Shares of Tesla Surge

Shares of Tesla Surge

Analysts acknowledge that the electric vehicle company and all EV makers may face downcast pressure as demand for electric vehicles slows.

Nevertheless, a report from Morgan Stanley’s commodities strategists and a cross-sector team of equity analysts discovered that, as EV demand restricts, current spot LCE (Lithium Carbonate Equivalent) prices of $71k/t will encounter significant downward pressure throughout FY23. Notwithstanding the risk of slowing demand, there has been a substantial increase in battery inventories in China above and beyond regular gaps between supply and demand. The growth could worsen a correction in LCE prices.

They remarked that either EV demand needs to be adjusted down (at least in the upcoming term) because of inflation and demand destruction, or key input prices such as Lithium/LCE need to drop to reduce further and long overdue price cuts in EVs. EV price cuts have to make good on investors’ long-term EV penetration predictions in an increasingly saturated Chinese EV market, a structurally contested European market, and a decelerating US economic environment.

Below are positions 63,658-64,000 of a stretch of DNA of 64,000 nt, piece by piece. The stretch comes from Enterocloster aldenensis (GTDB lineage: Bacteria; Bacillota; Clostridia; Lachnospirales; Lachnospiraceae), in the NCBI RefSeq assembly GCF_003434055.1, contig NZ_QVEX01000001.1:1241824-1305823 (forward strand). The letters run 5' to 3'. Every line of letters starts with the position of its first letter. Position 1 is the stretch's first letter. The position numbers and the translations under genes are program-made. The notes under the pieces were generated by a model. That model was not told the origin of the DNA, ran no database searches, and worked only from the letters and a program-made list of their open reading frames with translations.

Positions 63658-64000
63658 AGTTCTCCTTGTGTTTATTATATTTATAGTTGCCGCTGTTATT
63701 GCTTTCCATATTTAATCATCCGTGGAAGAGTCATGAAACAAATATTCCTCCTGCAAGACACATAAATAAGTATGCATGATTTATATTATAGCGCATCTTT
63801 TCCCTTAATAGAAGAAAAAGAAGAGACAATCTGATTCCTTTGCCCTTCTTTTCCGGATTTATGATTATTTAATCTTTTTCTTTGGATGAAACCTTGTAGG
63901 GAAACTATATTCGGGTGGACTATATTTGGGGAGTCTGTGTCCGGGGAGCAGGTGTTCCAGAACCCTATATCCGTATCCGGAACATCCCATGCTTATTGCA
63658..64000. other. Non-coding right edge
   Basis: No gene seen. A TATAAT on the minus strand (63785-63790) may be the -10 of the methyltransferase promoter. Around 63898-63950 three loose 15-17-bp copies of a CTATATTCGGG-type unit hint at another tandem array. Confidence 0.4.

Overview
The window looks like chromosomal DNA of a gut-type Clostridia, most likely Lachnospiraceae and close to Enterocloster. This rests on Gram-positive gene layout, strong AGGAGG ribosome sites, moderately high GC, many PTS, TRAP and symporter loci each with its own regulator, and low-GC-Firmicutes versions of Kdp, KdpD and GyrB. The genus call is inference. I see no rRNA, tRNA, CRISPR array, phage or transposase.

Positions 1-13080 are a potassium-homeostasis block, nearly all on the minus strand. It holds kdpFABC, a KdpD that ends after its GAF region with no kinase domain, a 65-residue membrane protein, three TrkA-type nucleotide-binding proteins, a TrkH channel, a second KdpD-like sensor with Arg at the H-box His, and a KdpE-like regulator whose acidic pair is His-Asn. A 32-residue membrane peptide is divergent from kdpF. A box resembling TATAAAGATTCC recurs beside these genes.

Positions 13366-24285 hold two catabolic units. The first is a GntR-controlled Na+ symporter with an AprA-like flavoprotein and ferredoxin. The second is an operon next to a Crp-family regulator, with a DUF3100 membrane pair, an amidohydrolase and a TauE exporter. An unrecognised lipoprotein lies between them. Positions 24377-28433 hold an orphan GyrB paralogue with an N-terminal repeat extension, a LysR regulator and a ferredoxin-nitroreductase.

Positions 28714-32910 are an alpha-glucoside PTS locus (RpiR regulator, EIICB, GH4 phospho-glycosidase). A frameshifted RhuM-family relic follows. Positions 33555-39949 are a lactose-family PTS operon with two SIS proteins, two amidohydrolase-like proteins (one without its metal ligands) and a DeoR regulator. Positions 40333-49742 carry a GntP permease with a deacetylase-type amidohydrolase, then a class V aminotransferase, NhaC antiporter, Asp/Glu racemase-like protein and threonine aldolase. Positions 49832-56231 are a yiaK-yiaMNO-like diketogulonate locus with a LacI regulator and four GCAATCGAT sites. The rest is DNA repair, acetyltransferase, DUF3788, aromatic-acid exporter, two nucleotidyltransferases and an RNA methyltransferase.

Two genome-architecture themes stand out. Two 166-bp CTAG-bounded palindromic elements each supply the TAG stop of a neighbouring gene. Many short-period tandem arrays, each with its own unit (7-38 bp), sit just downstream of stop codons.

Changes in Tesla

From a Tesla standpoint, the automaker’s price leadership and vertical integration may pad its comparative advantage over its counterparts in a deflationary environment. Tesla has been trying to integrate into the lithium value chain vertically. The company filed for a tax reduction in Texas for a battery-grade lithium hydroxide refining facility to bypass the battery manufacturing tie-ups they’ve been meeting this year.

During the 3Q conference call, when asked if the company would regard vertically integrating into mining, CEO Elon Musk responded they’ll do whatever they have to. Whatever the limiting factor is, they’ll do.